Q. Describe your favourite reading place.
A. My bathtub. It’s enormous. There’s a giant skylight overhead. All of this sounds like I’m rich, but actually, I just own a huge and crumbling Victorian house and spend all of my spare cash on used books.
Q. What book/s are you reading right now? Why did you choose that book/those books and what do you think of it/them so far?
A. I read different books in different places/times during the day. I just rounded up my books and there’s quite a pile.
I am currently reading I Forgot to Remember by Su Meck in the middle of the night when I get woken up and can’t go back to sleep. I purchased it to understand something more about amnesia, since I am writing about amnesia. I just finished reading Mary Karr’s The Art of Memoir, which was my previous midnight book. It was excellent. Highly recommended!
I just finished The Marrying of Chani Kaufman by Eve Harris which I saved for reading on the plane throughout February when I was lecturing in a lot of different places around the USA. I chose it because it’s about the chassidic community of which I am part, and I was looking forward to a well-crafted novel about my world.
Since I drive carpool for many hours a day and often have to wait for half an hour at a time, I have a special car book. Right now, it’s William Gay’s short story collection i hate to see that evening sun go down. William Gay came to me on recommendation from my friend Judy Smith. She thought I might like the harsh edges and I do. His story, “The Paperhanger,” will put icicles in your eyeballs.
I made a promise to myself to always read a short story every day, and those half-hour periods while I am waiting around are perfect for reading a short story. I keep a short story collection in my car at all times. It’s remarkable what you can get read in a day if you aren’t messing around with your phone.
My main bedside read right now is Richard Flanagan’s The Narrow Road to the Deep North, which is absolutely exquisite. I am insanely jealous of his lyrical writing. If you do nothing else today, run out and buy his book, and then sit down and read it. If I’m not in the mood for fiction (it happens!), I read Andrew Solomon’s book Far From the Tree, another must-read book. He has elucidated things about the world I have never been able to get a grip on before. Brilliant.
Waiting for the moment when I finish my Richard Flanagan, is Ruth Ozeki’s new book A Tale for the Time Being. Most of my books are recommendations from other writers who have some sense of what I like to read, and so I rarely get a dud. Unlike when people rely on certain (swear words) mammoth bookselling giants, recommendations from friends are wonderfully random, and consistently broaden my horizons in ways I couldn’t have foreseen.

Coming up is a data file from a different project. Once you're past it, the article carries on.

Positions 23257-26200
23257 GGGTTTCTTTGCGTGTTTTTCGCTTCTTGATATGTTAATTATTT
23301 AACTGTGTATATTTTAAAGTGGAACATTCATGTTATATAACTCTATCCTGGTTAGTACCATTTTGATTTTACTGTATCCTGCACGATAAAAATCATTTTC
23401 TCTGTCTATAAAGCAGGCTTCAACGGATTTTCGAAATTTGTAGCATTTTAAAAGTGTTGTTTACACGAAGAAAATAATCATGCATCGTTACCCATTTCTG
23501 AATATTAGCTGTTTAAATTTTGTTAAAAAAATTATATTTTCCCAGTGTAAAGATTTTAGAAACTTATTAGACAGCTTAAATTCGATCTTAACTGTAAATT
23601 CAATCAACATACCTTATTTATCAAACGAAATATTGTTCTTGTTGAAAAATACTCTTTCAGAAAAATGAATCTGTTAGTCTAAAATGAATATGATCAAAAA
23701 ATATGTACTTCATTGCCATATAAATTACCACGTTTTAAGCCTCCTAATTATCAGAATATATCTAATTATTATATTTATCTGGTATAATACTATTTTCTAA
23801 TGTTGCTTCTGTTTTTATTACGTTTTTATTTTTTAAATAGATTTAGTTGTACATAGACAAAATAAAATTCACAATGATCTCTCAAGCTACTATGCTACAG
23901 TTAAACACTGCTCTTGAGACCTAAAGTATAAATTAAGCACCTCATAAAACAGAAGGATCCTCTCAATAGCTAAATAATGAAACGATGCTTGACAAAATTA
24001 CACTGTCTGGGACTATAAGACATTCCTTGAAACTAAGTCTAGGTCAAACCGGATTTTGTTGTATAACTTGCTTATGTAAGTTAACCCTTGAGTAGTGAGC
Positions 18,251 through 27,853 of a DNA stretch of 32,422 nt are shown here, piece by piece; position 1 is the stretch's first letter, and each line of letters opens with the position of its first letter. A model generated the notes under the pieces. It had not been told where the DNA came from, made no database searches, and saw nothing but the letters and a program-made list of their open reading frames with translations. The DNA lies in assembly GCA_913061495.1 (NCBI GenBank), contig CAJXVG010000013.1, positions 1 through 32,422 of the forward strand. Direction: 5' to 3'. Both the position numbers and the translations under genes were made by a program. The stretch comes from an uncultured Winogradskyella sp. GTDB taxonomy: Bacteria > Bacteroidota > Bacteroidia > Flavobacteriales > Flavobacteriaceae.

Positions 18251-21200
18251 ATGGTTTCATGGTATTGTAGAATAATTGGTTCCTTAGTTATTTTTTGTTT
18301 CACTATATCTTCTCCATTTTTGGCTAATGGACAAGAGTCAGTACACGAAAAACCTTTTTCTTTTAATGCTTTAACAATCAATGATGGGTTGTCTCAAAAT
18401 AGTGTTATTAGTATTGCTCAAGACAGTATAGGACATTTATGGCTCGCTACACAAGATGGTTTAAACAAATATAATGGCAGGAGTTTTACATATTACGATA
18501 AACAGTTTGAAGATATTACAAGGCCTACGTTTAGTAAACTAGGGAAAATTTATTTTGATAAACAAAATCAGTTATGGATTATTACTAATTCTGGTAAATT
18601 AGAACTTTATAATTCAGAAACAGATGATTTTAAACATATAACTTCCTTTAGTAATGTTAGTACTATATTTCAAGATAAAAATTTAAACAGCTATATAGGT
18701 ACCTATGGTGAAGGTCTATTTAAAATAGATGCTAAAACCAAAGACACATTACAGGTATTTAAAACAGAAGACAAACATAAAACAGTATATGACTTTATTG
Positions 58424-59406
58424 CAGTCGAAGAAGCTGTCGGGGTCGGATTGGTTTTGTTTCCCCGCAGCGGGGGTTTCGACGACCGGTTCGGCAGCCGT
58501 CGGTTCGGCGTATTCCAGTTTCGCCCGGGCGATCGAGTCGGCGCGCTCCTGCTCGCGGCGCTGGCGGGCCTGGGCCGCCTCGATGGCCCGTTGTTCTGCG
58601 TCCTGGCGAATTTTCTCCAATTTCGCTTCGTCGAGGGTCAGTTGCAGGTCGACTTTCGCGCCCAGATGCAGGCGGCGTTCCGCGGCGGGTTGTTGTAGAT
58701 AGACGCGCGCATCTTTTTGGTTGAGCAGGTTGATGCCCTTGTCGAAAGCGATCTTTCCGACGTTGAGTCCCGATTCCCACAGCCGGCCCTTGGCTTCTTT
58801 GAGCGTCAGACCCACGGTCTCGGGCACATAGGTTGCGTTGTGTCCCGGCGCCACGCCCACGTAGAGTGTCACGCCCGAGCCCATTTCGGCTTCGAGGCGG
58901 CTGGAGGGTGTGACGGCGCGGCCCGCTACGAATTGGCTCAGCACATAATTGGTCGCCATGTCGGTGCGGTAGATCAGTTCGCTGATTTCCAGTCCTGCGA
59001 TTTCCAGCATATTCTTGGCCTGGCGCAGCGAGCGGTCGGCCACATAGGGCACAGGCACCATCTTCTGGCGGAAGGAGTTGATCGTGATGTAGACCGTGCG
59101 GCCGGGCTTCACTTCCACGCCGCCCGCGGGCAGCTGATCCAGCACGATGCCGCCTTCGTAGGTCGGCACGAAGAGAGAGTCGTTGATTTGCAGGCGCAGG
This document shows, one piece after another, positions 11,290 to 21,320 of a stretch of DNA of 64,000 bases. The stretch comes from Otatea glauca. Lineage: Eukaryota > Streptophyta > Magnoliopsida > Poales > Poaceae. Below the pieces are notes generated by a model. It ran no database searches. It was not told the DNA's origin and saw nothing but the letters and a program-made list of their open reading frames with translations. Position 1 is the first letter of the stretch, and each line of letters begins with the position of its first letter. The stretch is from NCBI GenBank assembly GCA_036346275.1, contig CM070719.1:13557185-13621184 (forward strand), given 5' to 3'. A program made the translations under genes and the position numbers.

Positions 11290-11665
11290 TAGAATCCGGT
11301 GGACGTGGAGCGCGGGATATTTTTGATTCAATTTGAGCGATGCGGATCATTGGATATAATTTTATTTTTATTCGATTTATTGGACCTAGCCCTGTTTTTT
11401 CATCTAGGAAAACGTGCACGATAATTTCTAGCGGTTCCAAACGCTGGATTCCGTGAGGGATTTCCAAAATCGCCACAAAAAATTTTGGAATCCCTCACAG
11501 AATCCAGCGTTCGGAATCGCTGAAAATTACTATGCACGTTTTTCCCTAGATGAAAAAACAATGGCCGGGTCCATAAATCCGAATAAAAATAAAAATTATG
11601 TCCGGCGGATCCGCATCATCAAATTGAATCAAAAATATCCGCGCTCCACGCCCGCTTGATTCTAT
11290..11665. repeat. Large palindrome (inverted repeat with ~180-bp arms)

Q. What are your favourite books and/or who are your favourite authors?
A. It’s unfair to ask a parent to choose their favourite child.
I can give you a list of writers who are just phenomenal. Everything they write,
every time, takes my breath away. I know that’s not what you asked but it’s what
I’m willing to give…
Richard Flanagan is a new favourite, Elena Ferrante, Andrea Barrett, Tim Winton,
Kelly Link, George Saunders, Peter Carey, Graham Greene, Angela Carter, Colm
Toibin, Shirley Hazard, Colum McCann, Deborah Levy, Ottessa Moshfegh,
Geraldine Brooks, Katherine Dunn, Margaret Atwood, William Trevor, JM
Coetzee, Patrick White.
Now I feel like a bad parent because this list is only a tiny portion of the writers I
really love and respect. See what you made me do?
Q. In the event of an emergency, if you could save just three books from your collection, which books would they be – and why would you choose them?
A. I’d save my kids first. And then, and only then, if everyone were out, I’d go and say goodbye to my books. But I wouldn’t save any because I’d be crying too hard.
But in the event I’d be able to pull myself together (highly unlikely), I’d maybe save Kelly Link’s Magic for Beginners because it makes my insides go funny when I read it. I’d probaby save the little handmade book I made about the first ten years of my kids’ lives, because it’s not replaceable now that my memory is going down the tubes. And Jim Crace’s Being Dead because then I’d be able to remind myself that things just keep on moving. And because it’s so extraordinarily beautiful, that while I wept over the loss of my library, I could console myself with the beauty of his words.
Q. If you could sit down for afternoon tea with your three favourite characters or authors (or poets, or illustrators), who would they be, what would you serve them, and what would like to talk to them about?
A. Oh! I’d love to meet my own character, Gwen John, from my latest novel! I’d pair her with Andrea Barrett, because I think they’d get on like a house on fire, and because I love them both. I’d sit back and just let them natter on, I think. And I’d have to have Tim Winton, not so much because he goes with the other two, but just because I’m a crazy fangirl and I’d want to talk whales with him. So while we were chatting about sperm whales and animal communication and neural spindles and the gorgeous gorgeous ocean, which would have to be just off to the left, I’d have an ear out for what Andrea and Gwen were saying. Maybe I’d get up the nerve to ask Gwen some big questions, ones I’ve been wanting to ask her. But maybe I wouldn’t. I’m pretty shy. Andrea would have to do all the talking and she would, because she has this amazing unforgettable voice. And I’d serve them all cheese blintzes, because Gwen is a vegetarian. And because they are yummy and quick. And there’d be oranges. With salt.
Visit Goldie Goldbloom’s website here.
You can buy Gwen by Goldie Goldbloom through Fremantle Press here.